2. Thanks for posting! Glad to hear some back-story on that "Yellow Brick Road" track... makes sense that it was for a childrens' show, but it's still so crazy. That's not a diss; the song's a lot of fun, and definitely the most memorable moment of the entire tape. Did you guys and the Noble Villains record your parts together? Because they sound like they've got a different concept for the song than what you guys had.

    I'd love to hear that Double Dutch Rap!

  3. Thanks John for responding to my post...we were young female rappers from boston who spent hours creating various forms of rap not just the ordinary stuff.. we had visions of rap songs and created them before rap songs were being air played ,We would rap in front of some of the toughest rap crowds in boston and they loved it! when we were approached by steve magner/steven Barry we were sooo excited. The rapsbeats. we really wanted to put out were put to the side and we lost our creative control on the back beats,we definately love the hard baseline beats,that could take you on a hardcore rythmic ride.When your not in control of the money you just sometimes go with the flow. Wrong time wrong place,alot of the stuff you hear today in rap say for instance the rap songs we definately had been creating stuff like that.Back in the day..
    As for our collaboration with noble villains it was great !we all are from boston and the concept was the rappers finding different experiences in the land of rap oz...THey exlplained there experience and we explained ours maybe the blending wasnt smooth on
    tape but on stage it went off well, it was a parallel world of rappers with a little mystery.:) The third grade school comment was interesting that rap rockin on the mic was nice and not intended to be anything but that,some rappers would beat around the bush we didnt and the crowd really love it all sometimes we would take simple words and twist them but we could also take you on a Journey of poetry.. for instance we put it out,,they took note and the mood was set..Chinadown was comprised of Myself and My sister who is a master of rhymes you should hear them!!! We created chinadown in 1985..our crew cc crew of chilly cousins was another crew we created ,,all family. We had visions of grandeur and visions to uplift boston rap to the levels of respect and creativity, The dream is still vibrant,the goals are securely set We went to boston schools we soaked up the city around us, became a positive force to those around us and raised strong families ...We created rymes that boston could relate to ..those who knew boston so well and they appreciated the words....Onstage our ferocious spirit intertwind with our words because we wrote every line and lived every beat..When we rocked the mic we werent just standing there we became each word....Chinadown is not just a word but an experience,If there was a time machine we would take you back to visit all that we have seen and experienced in the music world of boston,exciting,happy,sad but most of all very liberating in the sense of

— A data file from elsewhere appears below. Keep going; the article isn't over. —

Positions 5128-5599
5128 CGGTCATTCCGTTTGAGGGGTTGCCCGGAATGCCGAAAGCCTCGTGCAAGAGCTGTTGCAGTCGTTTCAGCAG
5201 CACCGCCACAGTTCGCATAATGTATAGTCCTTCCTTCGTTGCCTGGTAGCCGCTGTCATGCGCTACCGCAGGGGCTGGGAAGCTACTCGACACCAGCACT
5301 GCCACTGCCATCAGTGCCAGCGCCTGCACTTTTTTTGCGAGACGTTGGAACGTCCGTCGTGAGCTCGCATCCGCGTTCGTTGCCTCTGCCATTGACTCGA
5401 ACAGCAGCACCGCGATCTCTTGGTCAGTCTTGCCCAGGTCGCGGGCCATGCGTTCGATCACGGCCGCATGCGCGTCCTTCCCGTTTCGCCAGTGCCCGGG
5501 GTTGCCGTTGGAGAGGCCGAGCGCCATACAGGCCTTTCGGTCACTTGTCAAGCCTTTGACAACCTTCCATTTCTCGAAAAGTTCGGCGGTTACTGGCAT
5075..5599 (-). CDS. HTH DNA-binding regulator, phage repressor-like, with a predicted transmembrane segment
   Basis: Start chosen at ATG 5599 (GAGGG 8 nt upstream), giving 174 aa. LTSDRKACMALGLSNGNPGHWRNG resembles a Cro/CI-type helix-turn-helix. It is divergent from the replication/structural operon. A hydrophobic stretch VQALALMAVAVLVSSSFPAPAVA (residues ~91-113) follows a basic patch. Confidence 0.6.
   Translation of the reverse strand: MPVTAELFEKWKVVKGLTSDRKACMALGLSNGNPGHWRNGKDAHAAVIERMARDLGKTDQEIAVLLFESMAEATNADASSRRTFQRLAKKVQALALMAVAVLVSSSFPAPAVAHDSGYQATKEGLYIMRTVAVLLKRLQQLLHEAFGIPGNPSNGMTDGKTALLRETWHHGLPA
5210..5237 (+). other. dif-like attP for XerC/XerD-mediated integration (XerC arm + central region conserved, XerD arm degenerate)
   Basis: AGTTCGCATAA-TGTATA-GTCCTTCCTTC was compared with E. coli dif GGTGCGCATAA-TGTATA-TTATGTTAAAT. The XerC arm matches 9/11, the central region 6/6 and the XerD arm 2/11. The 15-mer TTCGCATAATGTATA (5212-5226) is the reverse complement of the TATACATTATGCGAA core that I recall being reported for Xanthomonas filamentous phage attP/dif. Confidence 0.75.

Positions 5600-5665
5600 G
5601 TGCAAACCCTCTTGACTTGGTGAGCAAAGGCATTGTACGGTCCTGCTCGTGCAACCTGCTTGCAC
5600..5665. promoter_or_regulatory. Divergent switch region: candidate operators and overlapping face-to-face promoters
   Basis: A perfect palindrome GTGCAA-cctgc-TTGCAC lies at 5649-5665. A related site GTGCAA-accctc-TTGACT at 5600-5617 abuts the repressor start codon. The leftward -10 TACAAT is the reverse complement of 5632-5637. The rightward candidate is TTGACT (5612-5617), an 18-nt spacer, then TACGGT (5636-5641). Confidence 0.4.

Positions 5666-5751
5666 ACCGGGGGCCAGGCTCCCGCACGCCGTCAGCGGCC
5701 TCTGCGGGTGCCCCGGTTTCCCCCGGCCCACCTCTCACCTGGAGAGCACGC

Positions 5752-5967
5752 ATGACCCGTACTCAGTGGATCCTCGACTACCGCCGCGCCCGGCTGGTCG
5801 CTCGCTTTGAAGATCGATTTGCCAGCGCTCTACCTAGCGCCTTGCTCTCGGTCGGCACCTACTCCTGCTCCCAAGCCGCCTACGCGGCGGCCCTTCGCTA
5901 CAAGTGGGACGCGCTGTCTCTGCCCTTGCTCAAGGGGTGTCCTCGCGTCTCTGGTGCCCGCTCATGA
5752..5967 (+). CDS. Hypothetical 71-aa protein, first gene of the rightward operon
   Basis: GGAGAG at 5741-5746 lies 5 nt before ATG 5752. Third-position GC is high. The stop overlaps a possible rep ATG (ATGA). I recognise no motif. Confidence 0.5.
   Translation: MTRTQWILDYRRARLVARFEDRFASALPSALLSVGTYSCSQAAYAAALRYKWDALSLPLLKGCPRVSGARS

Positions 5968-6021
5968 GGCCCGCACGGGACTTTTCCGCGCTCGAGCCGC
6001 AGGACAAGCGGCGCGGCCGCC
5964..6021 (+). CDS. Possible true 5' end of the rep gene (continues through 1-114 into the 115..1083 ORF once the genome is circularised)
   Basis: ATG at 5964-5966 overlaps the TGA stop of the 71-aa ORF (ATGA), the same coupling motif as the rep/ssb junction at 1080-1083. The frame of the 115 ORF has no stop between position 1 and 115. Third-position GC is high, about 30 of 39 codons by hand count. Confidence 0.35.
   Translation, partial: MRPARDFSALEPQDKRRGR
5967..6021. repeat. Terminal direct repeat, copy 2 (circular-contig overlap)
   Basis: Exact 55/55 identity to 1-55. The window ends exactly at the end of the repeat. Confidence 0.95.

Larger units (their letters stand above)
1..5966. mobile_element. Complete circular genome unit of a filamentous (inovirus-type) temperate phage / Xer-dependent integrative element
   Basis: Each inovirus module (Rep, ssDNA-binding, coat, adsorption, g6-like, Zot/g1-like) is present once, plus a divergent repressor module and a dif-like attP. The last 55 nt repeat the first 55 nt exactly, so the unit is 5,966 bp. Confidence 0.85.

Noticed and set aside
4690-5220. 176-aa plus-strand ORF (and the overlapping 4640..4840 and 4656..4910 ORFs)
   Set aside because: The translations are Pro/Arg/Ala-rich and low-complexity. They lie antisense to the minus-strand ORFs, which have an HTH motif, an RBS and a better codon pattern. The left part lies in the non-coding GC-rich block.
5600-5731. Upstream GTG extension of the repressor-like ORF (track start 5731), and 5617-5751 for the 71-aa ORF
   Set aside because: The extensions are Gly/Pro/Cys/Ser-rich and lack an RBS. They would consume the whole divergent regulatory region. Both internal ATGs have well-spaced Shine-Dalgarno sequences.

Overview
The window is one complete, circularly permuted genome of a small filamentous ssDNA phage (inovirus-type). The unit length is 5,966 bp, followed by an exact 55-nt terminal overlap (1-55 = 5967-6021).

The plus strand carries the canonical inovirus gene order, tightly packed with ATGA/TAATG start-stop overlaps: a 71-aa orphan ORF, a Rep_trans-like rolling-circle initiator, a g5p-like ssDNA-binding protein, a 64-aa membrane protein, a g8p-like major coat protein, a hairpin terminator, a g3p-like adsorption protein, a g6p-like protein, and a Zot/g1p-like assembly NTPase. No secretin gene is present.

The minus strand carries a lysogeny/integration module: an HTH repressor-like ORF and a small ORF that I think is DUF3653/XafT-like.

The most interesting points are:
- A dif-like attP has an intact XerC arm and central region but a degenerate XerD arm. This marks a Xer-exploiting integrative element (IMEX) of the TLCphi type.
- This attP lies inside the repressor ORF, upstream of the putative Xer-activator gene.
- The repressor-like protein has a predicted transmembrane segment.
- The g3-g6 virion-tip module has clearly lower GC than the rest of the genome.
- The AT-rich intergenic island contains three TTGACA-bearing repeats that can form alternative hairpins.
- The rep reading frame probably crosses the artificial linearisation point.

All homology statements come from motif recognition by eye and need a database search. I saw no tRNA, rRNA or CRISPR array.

we wanted to make history...

  4. Hey..

    I am RGT of the Extra F/X crew.

    My group on the album with the songs King of the Edit and This That.

    Thanks for not commenting that our songs were wack. In fact, the month that that "TAPE" came out we were featured in CMJ (College Music Journal) as having the nicest songs on that compilation.

    We were consistently one of the better groups on Leccos Lemma back then too!

    ( giving us mad props!)

    In any case, so more back history. Steve Barry was producer in name only becasue he fronted money. Our songs were produced by me. They were actually featured on Leccos Lemma, but Steve Barry wanted them on this "TAPE" because they had rated so high on the Leccos Lemma playlists.

    We layed down raw beats, cuts and inlays especially for the song "THIS THAT". We left the studio and a few weeks later we got a copy of "DEF ROW" and the songs had these wack keyboards put on them. So when that cat mentioned that the "RAW Sound" was gone from the original Leccos Recordings he was right. We hated those keyboards and did not authorize Steve to do it. But hey Steve Barry was a shady dude.

    He told the groups that this was going to be an album like Boston Goes Def. We thought Vinyl. comes out as a tape, which is why it did not do well. What Dj spins a tape at a party, especially back then. The album cover did not help either.

    Next, Steve Barry wants to sgn me to an album deal. We record some songs then he gives me the contract. Its not a record deal, its a production contract. He records and fronts money and then tries to sell the contract and pocket dough. He never intended to put out my record. I never signed the deal.

    In any case, Extra F/X (MC RGT and NRG aka "The Noble Rapping Genius" were more than happy to be on this project..even though we never got paid.

  5. Hey, thanks for posting!

    Yeah, I really can't imagine what the thinking was behind that album cover. It's a flawed, screwy album for sure; but definitely has a ton of great history.